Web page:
Hans-Georg Gadamer on being aware of your bias as a reader (Truth and Method, 271-272):

…a person trying to understand a text is prepared for it to tell him something. That is why a hermeneutically trained conciousness must be, from the start, sensitive to the text’s alterity. But this kind of sensitivity involves neither “neutrality” with respect to the content nor the extinction of one’s self, but the foregrounding and appropriation of one’s own fore-meanings and prejudices. The important thing is to be aware of one’s own bias, so that the text can present itself in all its otherness and thus assert its own truth against one’s own fore-meanings.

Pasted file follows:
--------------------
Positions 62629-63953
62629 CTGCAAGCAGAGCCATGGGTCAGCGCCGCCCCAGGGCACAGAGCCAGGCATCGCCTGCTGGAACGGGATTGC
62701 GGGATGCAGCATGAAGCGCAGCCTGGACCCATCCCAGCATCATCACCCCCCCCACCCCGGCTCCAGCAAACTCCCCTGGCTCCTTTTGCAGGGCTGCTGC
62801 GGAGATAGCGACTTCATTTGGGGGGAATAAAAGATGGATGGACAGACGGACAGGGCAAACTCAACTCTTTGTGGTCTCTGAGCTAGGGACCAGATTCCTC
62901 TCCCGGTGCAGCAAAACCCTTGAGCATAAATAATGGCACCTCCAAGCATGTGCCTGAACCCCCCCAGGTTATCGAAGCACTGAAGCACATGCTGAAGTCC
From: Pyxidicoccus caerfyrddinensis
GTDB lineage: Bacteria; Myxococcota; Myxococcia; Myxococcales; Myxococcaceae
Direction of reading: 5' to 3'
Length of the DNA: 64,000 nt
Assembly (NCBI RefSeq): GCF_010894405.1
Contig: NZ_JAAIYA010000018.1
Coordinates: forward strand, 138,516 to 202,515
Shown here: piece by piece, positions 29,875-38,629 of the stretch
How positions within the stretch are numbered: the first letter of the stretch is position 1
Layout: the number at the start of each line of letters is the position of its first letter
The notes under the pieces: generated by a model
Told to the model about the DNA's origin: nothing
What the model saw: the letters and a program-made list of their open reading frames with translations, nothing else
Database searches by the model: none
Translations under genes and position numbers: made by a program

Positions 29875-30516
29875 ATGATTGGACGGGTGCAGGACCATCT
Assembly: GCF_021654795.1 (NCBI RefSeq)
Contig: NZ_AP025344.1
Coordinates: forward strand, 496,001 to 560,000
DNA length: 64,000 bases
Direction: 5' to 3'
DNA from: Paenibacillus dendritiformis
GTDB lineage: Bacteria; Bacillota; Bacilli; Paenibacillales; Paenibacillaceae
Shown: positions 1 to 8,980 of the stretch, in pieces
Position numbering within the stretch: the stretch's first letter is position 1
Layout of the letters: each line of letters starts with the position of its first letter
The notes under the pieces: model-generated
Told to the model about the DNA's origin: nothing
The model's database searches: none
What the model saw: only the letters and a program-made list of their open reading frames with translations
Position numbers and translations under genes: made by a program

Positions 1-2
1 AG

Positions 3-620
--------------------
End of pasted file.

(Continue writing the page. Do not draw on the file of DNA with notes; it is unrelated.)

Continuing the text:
What is great about this is that unlike Schleiermacher, and many who live in his hermeneutical paradigm, the reader doesn’t have to buy into the lie of objectivity. Hermeneutics demands engagement that includes the reader which includes the presuppositions of the reader. What cannot be missed is that the reader must be self-aware, if possible, acknowledging prejudice brought to the text.